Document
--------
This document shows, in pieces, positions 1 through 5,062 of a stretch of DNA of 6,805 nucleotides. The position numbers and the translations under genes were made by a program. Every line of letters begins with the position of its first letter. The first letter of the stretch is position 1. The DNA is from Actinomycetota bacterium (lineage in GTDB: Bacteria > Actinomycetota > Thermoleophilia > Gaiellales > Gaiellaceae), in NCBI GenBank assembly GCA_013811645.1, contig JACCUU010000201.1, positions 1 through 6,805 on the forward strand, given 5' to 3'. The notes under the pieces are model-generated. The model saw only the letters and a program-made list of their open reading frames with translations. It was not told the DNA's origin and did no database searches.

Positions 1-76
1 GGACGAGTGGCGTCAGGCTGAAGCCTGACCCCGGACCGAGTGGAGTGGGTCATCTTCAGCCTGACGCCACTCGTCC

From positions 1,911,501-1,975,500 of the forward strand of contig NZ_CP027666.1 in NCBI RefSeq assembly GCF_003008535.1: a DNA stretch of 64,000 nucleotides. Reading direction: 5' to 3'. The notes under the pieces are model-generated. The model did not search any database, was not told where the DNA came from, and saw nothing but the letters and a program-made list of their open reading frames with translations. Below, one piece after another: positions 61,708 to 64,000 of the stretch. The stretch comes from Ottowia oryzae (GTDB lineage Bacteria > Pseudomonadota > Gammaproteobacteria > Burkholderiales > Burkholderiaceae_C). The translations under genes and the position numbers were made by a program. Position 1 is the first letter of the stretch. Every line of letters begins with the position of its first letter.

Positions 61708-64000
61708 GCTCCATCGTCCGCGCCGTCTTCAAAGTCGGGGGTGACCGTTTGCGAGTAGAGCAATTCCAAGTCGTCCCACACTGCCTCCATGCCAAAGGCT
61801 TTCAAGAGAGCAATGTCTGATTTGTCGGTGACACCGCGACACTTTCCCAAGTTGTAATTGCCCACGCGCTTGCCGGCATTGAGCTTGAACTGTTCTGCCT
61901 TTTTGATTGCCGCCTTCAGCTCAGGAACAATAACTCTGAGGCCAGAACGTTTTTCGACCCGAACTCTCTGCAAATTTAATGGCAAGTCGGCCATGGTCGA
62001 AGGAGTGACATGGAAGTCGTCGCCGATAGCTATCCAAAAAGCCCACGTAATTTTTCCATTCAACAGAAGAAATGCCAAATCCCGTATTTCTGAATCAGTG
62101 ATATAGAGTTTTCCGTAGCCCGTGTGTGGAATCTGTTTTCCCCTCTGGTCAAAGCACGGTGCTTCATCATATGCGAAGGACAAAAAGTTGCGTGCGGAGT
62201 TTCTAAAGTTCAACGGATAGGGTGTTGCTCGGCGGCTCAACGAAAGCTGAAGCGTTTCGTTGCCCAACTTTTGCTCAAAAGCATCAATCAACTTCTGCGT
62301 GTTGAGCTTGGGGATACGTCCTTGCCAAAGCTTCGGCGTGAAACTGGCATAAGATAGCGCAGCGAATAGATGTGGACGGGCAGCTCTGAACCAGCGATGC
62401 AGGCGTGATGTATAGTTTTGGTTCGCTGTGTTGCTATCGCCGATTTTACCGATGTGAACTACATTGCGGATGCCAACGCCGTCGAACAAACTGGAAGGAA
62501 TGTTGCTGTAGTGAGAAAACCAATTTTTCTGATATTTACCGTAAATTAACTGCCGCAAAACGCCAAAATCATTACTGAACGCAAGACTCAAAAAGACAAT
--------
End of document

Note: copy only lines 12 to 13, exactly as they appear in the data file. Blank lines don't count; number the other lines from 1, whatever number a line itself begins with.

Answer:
62301 GTTGAGCTTGGGGATACGTCCTTGCCAAAGCTTCGGCGTGAAACTGGCATAAGATAGCGCAGCGAATAGATGTGGACGGGCAGCTCTGAACCAGCGATGC
62401 AGGCGTGATGTATAGTTTTGGTTCGCTGTGTTGCTATCGCCGATTTTACCGATGTGAACTACATTGCGGATGCCAACGCCGTCGAACAAACTGGAAGGAA